As I work again through the Pastoral Epistles, 1/2nd Timothy and Titus there is a clear call to come against false doctrine and more importantly, to secure, teach, reiterate and fight for, sound/True doctrine. It’s in the bloodstream of a New Testament Overseer, or Bishop(Pastor) and Paul commanded Timothy to wage a good war against false teachings. Jesus Christ warned of False teachers and the Apostolic Fathers were almost immediately fighting false doctrines in the early Church.
By Acts 15 we see Paul on his missionary journeys discovering Jewish Believers who were teaching Gentile believers to adopt the Law of Moses and to be circumcised in order to be saved. Incensed, Paul returned to Jerusalem and went before the council of elders to bemoan this teaching. In the end, the Church decreed that Gentiles were not to be held to those things and sent letters stating this with Paul and many other disciples. So there is nothing new under the sun…
And yet, even with clear, concise examples in Scripture, even discussing and writing on this topic can feel like an effort in futility, trying to climb over a mountain of ambiguity. When discussing false doctrine, especially in debate format, can feel a little bit like two adolescents standing in the living room saying, “Nuhu! Yahu! Nuhu! Yahu! Nuhu…Yahu!!…”
Inevitably, there are disagreements in any situation and relationship, the Church and Faith are no different. What IS different however is that we have a playbook, the Bible to tell us what the Yays and Nays are. But…that’s just your interpretation right? Perhaps I see it differently than you do? My translation says…I’m KJV…you would have the right understanding if you used the right Bible version…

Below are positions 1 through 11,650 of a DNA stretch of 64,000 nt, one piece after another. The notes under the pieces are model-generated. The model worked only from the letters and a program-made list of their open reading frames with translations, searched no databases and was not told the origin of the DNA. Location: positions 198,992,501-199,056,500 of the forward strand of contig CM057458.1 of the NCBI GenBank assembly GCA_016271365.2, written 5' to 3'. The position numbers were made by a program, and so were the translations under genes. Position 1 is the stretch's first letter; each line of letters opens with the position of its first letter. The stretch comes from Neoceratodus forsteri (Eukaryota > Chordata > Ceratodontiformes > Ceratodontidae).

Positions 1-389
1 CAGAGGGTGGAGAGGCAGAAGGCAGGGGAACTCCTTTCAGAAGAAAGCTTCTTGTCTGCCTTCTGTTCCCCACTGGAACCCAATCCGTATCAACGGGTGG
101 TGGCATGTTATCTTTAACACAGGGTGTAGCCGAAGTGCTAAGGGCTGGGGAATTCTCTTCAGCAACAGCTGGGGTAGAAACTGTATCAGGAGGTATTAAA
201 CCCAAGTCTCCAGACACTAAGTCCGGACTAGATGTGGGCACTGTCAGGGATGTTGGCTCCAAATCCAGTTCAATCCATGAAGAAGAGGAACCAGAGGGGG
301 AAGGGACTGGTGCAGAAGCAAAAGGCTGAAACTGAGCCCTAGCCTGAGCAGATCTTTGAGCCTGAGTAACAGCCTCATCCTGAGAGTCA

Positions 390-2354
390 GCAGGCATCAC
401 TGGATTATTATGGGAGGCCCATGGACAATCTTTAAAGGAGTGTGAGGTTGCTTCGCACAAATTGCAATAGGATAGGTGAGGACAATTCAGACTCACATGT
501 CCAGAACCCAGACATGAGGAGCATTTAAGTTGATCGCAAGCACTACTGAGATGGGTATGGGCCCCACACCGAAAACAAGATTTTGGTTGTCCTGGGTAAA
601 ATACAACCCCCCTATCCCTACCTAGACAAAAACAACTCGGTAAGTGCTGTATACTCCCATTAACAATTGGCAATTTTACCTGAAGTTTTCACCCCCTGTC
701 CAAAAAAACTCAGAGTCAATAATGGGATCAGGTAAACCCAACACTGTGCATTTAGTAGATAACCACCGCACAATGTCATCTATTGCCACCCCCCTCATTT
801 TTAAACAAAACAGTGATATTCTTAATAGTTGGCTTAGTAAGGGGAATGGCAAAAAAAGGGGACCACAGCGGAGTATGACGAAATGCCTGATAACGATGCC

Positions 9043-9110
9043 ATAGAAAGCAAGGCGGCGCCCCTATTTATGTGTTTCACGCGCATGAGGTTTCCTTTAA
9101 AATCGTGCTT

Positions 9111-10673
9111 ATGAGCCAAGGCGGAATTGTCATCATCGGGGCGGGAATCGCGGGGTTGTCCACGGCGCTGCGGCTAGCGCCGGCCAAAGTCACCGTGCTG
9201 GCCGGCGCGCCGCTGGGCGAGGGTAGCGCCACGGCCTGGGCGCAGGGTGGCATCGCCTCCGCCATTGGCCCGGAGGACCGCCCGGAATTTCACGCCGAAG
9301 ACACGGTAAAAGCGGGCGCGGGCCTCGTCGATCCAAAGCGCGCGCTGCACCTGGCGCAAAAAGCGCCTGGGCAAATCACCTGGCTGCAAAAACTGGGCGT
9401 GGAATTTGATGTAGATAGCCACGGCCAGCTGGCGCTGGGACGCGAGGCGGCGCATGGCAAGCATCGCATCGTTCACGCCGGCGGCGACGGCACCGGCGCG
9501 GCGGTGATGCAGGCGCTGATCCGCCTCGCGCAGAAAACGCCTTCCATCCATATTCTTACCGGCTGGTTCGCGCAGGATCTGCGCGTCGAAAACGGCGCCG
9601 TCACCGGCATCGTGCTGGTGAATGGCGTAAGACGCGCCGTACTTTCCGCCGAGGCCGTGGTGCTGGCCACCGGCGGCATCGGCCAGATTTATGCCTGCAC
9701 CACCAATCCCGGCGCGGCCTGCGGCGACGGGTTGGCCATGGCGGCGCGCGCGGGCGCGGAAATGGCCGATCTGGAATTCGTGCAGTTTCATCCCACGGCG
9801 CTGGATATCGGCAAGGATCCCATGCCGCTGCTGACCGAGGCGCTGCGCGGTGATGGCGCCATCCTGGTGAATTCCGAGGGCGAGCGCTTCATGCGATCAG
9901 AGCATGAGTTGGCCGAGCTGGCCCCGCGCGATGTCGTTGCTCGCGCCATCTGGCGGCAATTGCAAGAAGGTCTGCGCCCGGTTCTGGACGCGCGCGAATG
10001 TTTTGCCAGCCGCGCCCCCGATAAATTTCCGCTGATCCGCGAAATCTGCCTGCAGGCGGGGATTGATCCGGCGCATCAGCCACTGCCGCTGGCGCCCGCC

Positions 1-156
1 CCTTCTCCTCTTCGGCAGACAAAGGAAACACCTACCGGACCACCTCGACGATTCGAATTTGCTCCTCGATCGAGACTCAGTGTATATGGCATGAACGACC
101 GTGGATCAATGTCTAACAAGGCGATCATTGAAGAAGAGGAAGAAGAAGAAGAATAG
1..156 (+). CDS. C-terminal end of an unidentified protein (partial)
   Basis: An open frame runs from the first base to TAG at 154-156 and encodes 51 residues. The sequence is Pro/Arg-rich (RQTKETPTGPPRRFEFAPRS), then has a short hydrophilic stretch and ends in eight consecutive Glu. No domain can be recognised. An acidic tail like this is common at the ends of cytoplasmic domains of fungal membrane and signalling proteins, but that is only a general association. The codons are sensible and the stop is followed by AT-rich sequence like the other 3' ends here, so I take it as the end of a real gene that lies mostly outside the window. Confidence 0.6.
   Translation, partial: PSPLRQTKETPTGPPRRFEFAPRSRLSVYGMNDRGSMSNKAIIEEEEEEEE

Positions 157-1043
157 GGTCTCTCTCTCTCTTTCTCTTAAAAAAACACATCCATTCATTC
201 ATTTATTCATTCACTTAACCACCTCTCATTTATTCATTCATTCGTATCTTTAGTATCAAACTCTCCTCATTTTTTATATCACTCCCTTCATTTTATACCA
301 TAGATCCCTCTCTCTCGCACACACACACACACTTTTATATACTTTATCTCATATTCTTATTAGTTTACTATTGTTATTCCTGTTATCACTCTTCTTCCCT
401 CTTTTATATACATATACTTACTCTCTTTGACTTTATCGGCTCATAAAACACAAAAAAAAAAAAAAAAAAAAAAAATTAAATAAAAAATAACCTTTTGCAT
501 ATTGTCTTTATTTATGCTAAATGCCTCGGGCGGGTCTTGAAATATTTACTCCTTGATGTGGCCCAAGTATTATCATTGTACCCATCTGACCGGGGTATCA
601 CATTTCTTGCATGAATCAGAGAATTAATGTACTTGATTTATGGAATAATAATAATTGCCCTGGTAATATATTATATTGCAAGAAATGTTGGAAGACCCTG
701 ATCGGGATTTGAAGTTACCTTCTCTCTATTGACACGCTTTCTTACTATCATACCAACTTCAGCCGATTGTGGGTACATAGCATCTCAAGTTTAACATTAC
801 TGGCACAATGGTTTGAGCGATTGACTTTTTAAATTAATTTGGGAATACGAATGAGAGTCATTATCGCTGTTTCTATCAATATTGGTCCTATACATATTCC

That being said – it’s a war we are commanded to wage, it is a challenge that’s be surfacing since the inception of the church (and before!) and is something we cannot, and must not ignore for the sake of peace and getting along. Without sounding too fundamental, what would be worse? A small church filled with sound doctrine, teaching and Biblical understanding/literacy, or a large theater filled with enormous amounts of people who have little to no understanding of God’s Holy Word?
Doctrine simply and literally means, ‘a teaching‘ and today it would be and is defined as ‘a set of beliefs‘ usually by a group of people, a religious organization, etc. This word Doctrine comes from the Latin root docere (to teach), that led to the word doctor (a teacher), to doctrina (a teaching). This is why we call someone Doctor who attains the PhD, which is a Doctorate in a discipline of learning that qualifies them as a teacher, or a master, of that subject.
We’ve heard the buzz phrases in common teachings where people reference the Doctrine of the Trinity or the Doctrine of Predestination. A doctrine is essentially a creed that encompasses a particular topic and attempts to explain, concrete and teach that topic exhaustively. When someone, in our case in the Religious community, especially in the Christian Faith, declares a teaching to be incorrect, they would say, “That is a false doctrine!”
Thus, a true doctrine is a teaching that is factually correct, peer-reviewed, and without enough error when compared to the canon of Scripture as to warrant it false, though there is often an allowable margin of error, whereas a false doctrine is a teaching that is errant enough as to make it factually incorrect because has surpassed the allowable margin of error.